[Journals]: Specially Designed "Read Alouds" Help Students Develop Vital Literacy Skills


Contact: Rachel Wiseman / 773-834-1793 / rwiseman@press.uchicago.edu
Source Contact: Scott Baker/ 541-346-6593 / sbaker@uoregon.edu
In elementary classrooms all across America, teachers read books aloud to students to build their interest in reading. “Read alouds,” as they are frequently called, also may help students learn vocabulary words and improve text comprehension, but there is surprisingly little scholarship on the impact of read aloud practices when implemented in real classroom settings.
A new study from the Elementary School Journal fills that gap. The experimental study examined the impact of using a systematic approach to reading fiction and nonfiction books to students in first-grade classrooms. The authors of the study compared the comprehension and vocabulary retention of students whose teachers had read texts aloud, following a specific method of instruction, with those teachers who had not.
The systematic approach consisted of the following: Teachers in the “intervention” group were asked to walk students through the thought process of understanding a given text and provide explicit demonstrations and concise summaries of the stories. After showing them how to read and comprehend the text, students were gradually given responsibility for comprehension tasks. Teachers structured their read-aloud lessons with a before-, during-, and after-reading section, to prepare students for the text and then reinforce what they had learned.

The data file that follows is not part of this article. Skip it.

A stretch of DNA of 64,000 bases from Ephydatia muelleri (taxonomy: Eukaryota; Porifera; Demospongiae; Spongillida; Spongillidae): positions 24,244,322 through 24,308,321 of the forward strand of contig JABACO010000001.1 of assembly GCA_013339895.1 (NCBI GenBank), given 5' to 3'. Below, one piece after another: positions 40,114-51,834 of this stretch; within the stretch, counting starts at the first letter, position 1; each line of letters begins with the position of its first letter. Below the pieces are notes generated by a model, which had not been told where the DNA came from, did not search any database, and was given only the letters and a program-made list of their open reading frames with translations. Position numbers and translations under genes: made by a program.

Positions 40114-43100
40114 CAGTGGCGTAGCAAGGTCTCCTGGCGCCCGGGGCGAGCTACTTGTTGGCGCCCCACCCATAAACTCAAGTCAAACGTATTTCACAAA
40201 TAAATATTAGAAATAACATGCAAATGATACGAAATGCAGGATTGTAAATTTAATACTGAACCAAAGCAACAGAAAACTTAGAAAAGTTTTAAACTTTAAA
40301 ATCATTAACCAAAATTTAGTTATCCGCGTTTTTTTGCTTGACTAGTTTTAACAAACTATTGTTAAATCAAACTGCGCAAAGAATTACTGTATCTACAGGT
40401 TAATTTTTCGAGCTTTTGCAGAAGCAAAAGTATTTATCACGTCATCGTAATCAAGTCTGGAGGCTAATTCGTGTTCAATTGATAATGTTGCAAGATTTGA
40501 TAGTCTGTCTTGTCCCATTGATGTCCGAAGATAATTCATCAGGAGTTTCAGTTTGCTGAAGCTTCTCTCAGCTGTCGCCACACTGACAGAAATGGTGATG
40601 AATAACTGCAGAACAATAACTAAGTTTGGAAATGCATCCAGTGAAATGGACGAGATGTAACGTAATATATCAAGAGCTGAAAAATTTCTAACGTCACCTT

On the whole, students in the experimental read-aloud group outperformed students in the control group. Read-aloud intervention had significant effects on students’ narrative retell and vocabulary outcomes, especially for students at risk for language and literacy difficulties.
The authors of the study conclude that read aloud practices can have a positive impact on higher-order skills such as comprehension and vocabulary, and recommend adopting a structured approach to read alouds in elementary education, with before-, during-, and after-reading components. By planning their read alouds ahead of time, teachers will be able to demonstrate the necessary steps to deep understanding of a given text and guide their students to read and comprehend texts on their own.
Baker, Scott, Lana Edwards Santoro, et. al. “An Evaluation of an Explicit Read Aloud Intervention Taught in Whole-Classroom Formats in First Grade.” Elementary School Journal 113:3. March 2013.
The Elementary School Journal has served researchers, teacher educators, and practitioners in elementary and middle school education for more than one hundred years. ESJ publishes peer-reviewed articles that pertain to both education theory and research and their implications for teaching practice. In addition, ESJ presents articles that relate the latest research in child development, cognitive psychology, and sociology to school learning and teaching. For more information, please see our website: journals.uchicago.edu/ESJ                                                                                                                                                    


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